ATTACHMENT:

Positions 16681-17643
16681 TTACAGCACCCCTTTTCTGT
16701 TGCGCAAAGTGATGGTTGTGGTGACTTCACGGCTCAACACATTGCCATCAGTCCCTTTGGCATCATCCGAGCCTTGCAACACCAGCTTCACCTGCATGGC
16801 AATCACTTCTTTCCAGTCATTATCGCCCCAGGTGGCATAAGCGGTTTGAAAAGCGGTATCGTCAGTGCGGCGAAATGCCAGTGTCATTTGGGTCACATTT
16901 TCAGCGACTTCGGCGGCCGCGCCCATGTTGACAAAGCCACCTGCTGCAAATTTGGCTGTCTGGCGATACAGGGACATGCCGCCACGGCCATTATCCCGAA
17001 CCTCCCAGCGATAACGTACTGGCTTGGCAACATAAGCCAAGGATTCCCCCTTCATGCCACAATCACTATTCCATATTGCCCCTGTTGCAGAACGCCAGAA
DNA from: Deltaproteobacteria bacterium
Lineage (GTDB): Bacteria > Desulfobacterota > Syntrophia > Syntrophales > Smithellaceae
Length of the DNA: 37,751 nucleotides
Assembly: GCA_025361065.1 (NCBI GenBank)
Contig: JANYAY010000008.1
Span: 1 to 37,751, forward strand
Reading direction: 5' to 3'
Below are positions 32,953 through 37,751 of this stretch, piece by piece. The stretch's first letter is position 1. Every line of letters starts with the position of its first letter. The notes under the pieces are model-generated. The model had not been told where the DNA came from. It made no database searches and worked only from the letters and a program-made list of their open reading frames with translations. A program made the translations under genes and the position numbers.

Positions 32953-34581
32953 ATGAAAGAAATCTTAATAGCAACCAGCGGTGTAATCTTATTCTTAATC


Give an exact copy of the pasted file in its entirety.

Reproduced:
Positions 16681-17643
16681 TTACAGCACCCCTTTTCTGT
16701 TGCGCAAAGTGATGGTTGTGGTGACTTCACGGCTCAACACATTGCCATCAGTCCCTTTGGCATCATCCGAGCCTTGCAACACCAGCTTCACCTGCATGGC
16801 AATCACTTCTTTCCAGTCATTATCGCCCCAGGTGGCATAAGCGGTTTGAAAAGCGGTATCGTCAGTGCGGCGAAATGCCAGTGTCATTTGGGTCACATTT
16901 TCAGCGACTTCGGCGGCCGCGCCCATGTTGACAAAGCCACCTGCTGCAAATTTGGCTGTCTGGCGATACAGGGACATGCCGCCACGGCCATTATCCCGAA
17001 CCTCCCAGCGATAACGTACTGGCTTGGCAACATAAGCCAAGGATTCCCCCTTCATGCCACAATCACTATTCCATATTGCCCCTGTTGCAGAACGCCAGAA
DNA from: Deltaproteobacteria bacterium
Lineage (GTDB): Bacteria > Desulfobacterota > Syntrophia > Syntrophales > Smithellaceae
Length of the DNA: 37,751 nucleotides
Assembly: GCA_025361065.1 (NCBI GenBank)
Contig: JANYAY010000008.1
Span: 1 to 37,751, forward strand
Reading direction: 5' to 3'
Below are positions 32,953 through 37,751 of this stretch, piece by piece. The stretch's first letter is position 1. Every line of letters starts with the position of its first letter. The notes under the pieces are model-generated. The model had not been told where the DNA came from. It made no database searches and worked only from the letters and a program-made list of their open reading frames with translations. A program made the translations under genes and the position numbers.

Positions 32953-34581
32953 ATGAAAGAAATCTTAATAGCAACCAGCGGTGTAATCTTATTCTTAATC